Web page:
- Formation of thermoplastic sheet around the model – This is then used to test the fit of the prosthetic .
- Formation of permanent socket .
- Formation of plastic parts of the artificial limb – Different methods are used, including vacuum forming and injection molding.
- Assembly of entire limb.
Advancements in the processors used in myoelectric arms has allowed for artificial limbs to make gains in fine tuned control of the prosthetic. The Boston Digital Arm is a recent artificial limb that has taken advantage of these more advanced processors. The arm allows movement in five axes and allows the arm to be programmed for a more customized feel. Recently the i-Limb hand, invented in Edinburgh, Scotland, by David Gow has become the first commercially available hand prosthesis with five individually powered digits. The hand also possesses a manually rotatable thumb which is operated passively by the user and allows the hand to grip in precision, power and key grip modes. Raymond Edwards, Limbless Association Acting CEO, was the first amputee to be fitted with the i-LIMB by the National Health Service in the UK. The hand, manufactured by “Touch Bionics” of Scotland (a Livingston company), went on sale on 18 July 2007 in Britain. It was named alongside the Super Hadron Collider in Time magazine’s top fifty innovations. Another robotic hand is the RSLSteeper bebionic
Another neural prosthetic is Johns Hopkins University Applied Physics Laboratory Proto 1. Besides the Proto 1, the university also finished the Proto 2 in 2010.
Robotic legs exist too: the Argo Medical Technologies ReWalk is an example or a recent robotic leg, targeted to replace the wheelchair. It is marketed as a “robotic pants”.
Targeted muscle reinnervation (TMR) is a technique in which motor nerves which previously controlled muscles on an amputated limb are surgically rerouted such that they reinnervate a small region of a large, intact muscle, such as the pectoralis major. As a result, when a patient thinks about moving the thumb of his missing hand, a small area of muscle on his chest will contract instead. By placing sensors over the reinervated muscle, these contractions can be made to control movement of an appropriate part of the robotic prosthesis.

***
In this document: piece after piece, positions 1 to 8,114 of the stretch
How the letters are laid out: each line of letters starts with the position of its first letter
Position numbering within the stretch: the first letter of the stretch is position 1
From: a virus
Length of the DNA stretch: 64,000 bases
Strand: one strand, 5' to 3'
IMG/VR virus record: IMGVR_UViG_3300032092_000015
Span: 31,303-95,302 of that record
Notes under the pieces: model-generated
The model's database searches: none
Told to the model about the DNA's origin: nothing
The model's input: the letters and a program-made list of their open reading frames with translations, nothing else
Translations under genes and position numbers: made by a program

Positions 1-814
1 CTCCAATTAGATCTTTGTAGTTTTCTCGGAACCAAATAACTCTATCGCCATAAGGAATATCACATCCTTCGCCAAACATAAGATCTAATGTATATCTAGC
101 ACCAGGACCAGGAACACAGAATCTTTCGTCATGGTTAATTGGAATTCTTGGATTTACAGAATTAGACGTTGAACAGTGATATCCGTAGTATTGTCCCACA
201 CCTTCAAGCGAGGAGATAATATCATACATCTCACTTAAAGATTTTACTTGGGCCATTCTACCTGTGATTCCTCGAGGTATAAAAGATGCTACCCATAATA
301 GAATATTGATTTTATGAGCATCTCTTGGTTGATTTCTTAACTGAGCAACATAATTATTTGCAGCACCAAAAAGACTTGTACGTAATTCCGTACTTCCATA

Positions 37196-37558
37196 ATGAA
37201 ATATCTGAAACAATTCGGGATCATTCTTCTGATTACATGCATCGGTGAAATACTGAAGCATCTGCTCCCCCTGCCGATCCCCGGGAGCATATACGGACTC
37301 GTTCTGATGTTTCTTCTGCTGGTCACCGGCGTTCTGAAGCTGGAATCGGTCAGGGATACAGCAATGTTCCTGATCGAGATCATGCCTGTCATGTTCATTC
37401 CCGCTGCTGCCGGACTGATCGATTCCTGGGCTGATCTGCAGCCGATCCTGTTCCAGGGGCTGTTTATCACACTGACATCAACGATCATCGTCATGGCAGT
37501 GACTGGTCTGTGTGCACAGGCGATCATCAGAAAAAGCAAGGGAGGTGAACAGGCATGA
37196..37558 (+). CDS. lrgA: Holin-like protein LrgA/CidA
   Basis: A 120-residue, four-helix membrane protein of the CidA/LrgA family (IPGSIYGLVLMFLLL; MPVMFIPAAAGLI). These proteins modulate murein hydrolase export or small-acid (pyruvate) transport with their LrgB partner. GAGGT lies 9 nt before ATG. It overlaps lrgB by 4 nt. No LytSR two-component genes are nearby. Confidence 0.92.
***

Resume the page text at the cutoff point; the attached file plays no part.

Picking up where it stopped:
An emerging variant of this technique is called targeted sensory reinnervation (TSR). This procedure is similar to TMR, except that sensory nerves are surgically rerouted to skin on the chest, rather than motor nerves rerouted to muscle. The patient then feels any sensory stimulus on that area of the chest, such as pressure or temperature, as if it were occurring on the area of the amputated limb which the nerve originally innervated. In the future, artificial limbs could be built with sensors on fingertips or other important areas. When a stimulus, such as pressure or temperature, activated these sensors, an electrical signal would be sent to an actuator, which would produce a similar stimulus on the “rewired” area of chest skin. The user would then feel that stimulus as if it were occurring on an appropriate part of the artificial limb.
Recently, robotic limbs have improved in their ability to take signals from the human brain and translate those signals into motion in the artificial limb. DARPA, the Pentagon’s research division, is working to make even more advancements in this area. Their desire is to create an artificial limb that ties directly into the nervous system.
Osseointegration is a new method of attaching the artificial limb to the body. This method is also sometimes referred to as exoprosthesis (attaching an artificial limb to the bone), or endo-exoprosthesis.The stump and socket method can cause significant pain in the amputee, which is why the direct bone attachment has been explored extensively. The method works by inserting a titanium bolt into the bone at the end of the stump. After several months the bone attaches itself to the titanium bolt and an abutment is attached to the titanium bolt. The abutment extends out of the stump and the artificial limb is thenattached to the abutment. Some of the benefits of this method include the following:
- Better muscle control of the prosthetic.
- The ability to wear the prosthetic for an extended period of time; with the stump and socket method this is not possible.
- The ability for transfemoral amputees to drive a car.
The main disadvantage of this method is that amputees with the direct bone attachment cannot have large impacts on the limb, such as those experienced during jogging, because of the potential for the bone to break.